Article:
In the US, antitrust law and the Sherman Antitrust Act are focused on fostering competition and the competitive landscape, not protecting competitors. A monopolist is one seller and many buyers and their profit comes from a lack of competition and a manipulation of supply. Regulating monopolies and enforcing antitrust often {ideally} considers the “welfare” of the consumer, particularly in terms of pricing. Generally speaking, antitrust cases involve the following, often within the context of fairness::

  • Market definition, in order to determine if a firm has market power
  • Market power, i.e., the ability of a firm to charge a very high price, relative to {marginal} cost
  • Barriers-to-entry, i.e., the ability of an incumbent firm to limit competition or secure resources or advantages that others cannot
Examining the Apple decision to dump Flash may appear to be a non-sequitur when it comes to antitrust. Many have analyzed the situation in the following fashion:
  • Apple operates in defined market of smartphones
  • Apple’s market share in smartphones is relatively small, hence has little market power
  • Apple is fostering more competition by embracing open technologies, rather than the middleware of Flash {middleware allows a program to operate across platforms}

The problem here is the narrow definition of what Apple does. The focus here is on the single market of the hardware, i.e., handsets. In reality, Apple not only sells handsets, but has created a platform that incorporates both hardware and software {apps}, which are interrelated. The more apps, the more attractive the platform. The more attractive the platform, the more incentive there is to develop apps.

In order to address the analysis of platforms in antitrust, multi-sided markets, which are characteristic of platforms with more than one distinct set of clients/consumers, offers useful insights. Apple’s set of interrelated multi-sided markets are::

  1. iPhone hardware {smartphone}/iPad hardware {tablet} sold to consumers
  2. Apps and digital content sold to consumers on the web/mobile web
  3. Platform for smartphone/tablet apps for developers
These intertwined sides of Apple’s market help to properly define it. Examining Apple’s “market power” in terms of smartphone market share is woefully misguided. Let’s assess Apple’s market power in the above three areas::
  1. 15% of the smartphone market, 33% of touchscreen smartphone market [1]; tablet share-??? developing {Apple has relatively low market power in hardware}
  2. 99.4% of mobile apps {$4.2B market-2009} [2]; 25% of all music, 69% of digital [3] {other content types ???} {Apple has moderate to strong market power in software}
  3. See #2 {Apple is a monopolist in apps, but the dynamics of the market are very fluid}
The unknowns {???} are evolving stories or issues I haven’t researched yet. In light of Flash, the most damning market share figure is not the sales of hardware, but the share of apps that’s over 99%, which includes free apps. Apple dominates in this rapidly growing category and by thwarting the middleware of Flash, its market power forces developers to prioritize Apple and obliterates the possibility of a single build that can be used across platforms and devices.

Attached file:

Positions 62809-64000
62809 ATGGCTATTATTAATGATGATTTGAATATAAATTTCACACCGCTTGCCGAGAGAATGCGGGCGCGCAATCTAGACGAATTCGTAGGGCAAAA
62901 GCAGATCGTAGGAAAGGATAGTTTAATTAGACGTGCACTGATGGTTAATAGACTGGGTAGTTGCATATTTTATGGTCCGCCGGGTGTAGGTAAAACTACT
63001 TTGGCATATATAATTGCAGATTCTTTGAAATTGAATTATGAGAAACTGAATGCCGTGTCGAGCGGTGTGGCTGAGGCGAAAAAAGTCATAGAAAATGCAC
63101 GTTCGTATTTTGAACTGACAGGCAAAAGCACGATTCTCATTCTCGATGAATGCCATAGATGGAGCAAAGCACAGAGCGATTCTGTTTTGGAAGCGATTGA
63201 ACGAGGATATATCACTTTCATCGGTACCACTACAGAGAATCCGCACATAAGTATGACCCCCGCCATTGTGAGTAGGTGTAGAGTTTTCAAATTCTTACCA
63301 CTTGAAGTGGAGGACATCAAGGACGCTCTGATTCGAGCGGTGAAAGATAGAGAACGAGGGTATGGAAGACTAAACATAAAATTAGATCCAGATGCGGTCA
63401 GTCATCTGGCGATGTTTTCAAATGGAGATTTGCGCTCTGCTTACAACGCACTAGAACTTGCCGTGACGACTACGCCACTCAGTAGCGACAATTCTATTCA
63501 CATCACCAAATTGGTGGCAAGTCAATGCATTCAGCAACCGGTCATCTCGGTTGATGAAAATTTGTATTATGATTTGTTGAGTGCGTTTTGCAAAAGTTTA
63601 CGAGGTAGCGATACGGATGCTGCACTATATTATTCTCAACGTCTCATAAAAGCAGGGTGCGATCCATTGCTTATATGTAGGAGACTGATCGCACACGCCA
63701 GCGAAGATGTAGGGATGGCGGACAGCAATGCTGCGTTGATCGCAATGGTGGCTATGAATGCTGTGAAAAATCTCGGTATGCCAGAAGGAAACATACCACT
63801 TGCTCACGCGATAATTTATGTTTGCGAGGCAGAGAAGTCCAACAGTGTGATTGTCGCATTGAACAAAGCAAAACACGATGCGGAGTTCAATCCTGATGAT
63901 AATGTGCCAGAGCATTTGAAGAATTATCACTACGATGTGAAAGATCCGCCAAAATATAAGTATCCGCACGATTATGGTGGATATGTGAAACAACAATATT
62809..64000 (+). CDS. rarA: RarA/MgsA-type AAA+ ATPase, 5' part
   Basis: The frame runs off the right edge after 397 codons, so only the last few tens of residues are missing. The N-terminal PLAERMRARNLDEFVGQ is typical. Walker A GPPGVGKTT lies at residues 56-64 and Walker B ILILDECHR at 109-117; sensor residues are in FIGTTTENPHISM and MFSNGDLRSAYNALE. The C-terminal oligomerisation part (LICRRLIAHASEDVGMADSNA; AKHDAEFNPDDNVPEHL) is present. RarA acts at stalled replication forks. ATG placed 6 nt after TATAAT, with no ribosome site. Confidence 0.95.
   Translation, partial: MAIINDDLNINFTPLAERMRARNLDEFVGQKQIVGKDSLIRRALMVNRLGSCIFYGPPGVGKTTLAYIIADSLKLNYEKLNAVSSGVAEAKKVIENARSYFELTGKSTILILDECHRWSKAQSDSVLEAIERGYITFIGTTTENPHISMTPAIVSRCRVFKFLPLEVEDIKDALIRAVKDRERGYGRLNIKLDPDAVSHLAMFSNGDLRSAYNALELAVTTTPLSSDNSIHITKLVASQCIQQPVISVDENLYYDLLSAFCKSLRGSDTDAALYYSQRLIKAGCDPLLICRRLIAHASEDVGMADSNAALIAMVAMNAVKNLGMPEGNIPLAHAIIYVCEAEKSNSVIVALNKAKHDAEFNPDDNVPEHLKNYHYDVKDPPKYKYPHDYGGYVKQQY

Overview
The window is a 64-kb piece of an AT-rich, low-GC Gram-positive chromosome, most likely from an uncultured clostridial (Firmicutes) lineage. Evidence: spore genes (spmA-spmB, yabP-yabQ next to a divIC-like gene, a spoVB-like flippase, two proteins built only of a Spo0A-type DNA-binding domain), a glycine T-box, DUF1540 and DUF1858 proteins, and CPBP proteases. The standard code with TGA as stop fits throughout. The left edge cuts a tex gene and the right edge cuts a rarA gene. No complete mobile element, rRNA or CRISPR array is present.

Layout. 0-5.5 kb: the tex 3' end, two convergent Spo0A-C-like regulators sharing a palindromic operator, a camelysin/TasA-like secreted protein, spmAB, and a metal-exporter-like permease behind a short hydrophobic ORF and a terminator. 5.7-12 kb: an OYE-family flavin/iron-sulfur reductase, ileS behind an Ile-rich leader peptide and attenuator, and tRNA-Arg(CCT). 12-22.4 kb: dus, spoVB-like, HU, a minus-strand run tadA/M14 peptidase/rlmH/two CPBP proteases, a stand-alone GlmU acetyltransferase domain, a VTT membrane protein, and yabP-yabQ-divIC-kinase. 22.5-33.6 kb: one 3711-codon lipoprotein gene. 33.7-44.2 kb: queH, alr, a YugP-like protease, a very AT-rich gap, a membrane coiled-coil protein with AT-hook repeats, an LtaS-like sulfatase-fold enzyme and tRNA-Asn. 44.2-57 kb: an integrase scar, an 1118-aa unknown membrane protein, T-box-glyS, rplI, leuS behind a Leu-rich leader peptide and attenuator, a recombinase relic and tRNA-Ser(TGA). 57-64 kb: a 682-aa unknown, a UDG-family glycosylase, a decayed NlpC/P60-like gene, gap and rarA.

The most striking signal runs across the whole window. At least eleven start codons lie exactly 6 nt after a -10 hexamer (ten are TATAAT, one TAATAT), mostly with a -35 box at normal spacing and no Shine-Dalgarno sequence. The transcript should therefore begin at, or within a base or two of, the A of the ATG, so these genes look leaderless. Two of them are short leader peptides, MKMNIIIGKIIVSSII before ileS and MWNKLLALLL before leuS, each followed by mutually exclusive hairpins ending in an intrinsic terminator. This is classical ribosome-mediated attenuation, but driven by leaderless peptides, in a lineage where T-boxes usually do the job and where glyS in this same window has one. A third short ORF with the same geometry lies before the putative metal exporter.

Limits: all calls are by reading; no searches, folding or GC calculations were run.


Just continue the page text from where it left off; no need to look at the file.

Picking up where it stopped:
I believe that the platform needs to be examined in its entirety, not just the market share of hardware, and that care should be taken to determine the effects of Apple’s conduct.While Adobe may be worse off due to the fact that developers are likely to channel development towards the dominant iPhone platform that doesn’t use Flash, the acid test will be if developers are worse off. The following table does a rough assessment of Apple’s market sides in smartphones::
Market Sides\Antitrust Dimensions Market Definition Market Power Barriers-to-Entry
Hardware Smartphone handsets & tablets for consumers Low Low
Apps Software for iPhone-based hardware Very high Very High
Platform for Apps Marketplace to sell apps to consumers Very high Very High

In terms of hardware, Apple is profiting from its relationship with AT&T, which is subsidizing the price of the iPhone. Teardowns of the iPad show that margins are relatively slim, but the strategy is to increase the number of users to attract developers. In terms of software, Apple controls the app game.

How I see it is that by forcing Flash off of the iPhone platform, it’s giving developers fewer degrees of freedom for technologies that use Flash. Rather than develop one build for an app that uses Flash middleware, developers will have to create several builds using HTML5. Given the dominance of Apple’s App Store, there are strong incentives to develop for that platform crowding out resources to develop for others, such as Android. Apple’s justification is that it needs to preserve the quality of the user experience, but will that be good enough for the DOJ or the FTC under the Obama administration? Technology is full of uncertainty and fortunes can change overnight. Scrutiny of Apple should consider multi-sided markets and address the health of the competitive environment.

Song:: Feist-‘We Can Work It Out’

Twitterversion:: Development of an #Apple  antitrust analysis framework. How competitive is ecosystem on iPhone platform #ThickCulture @Prof_K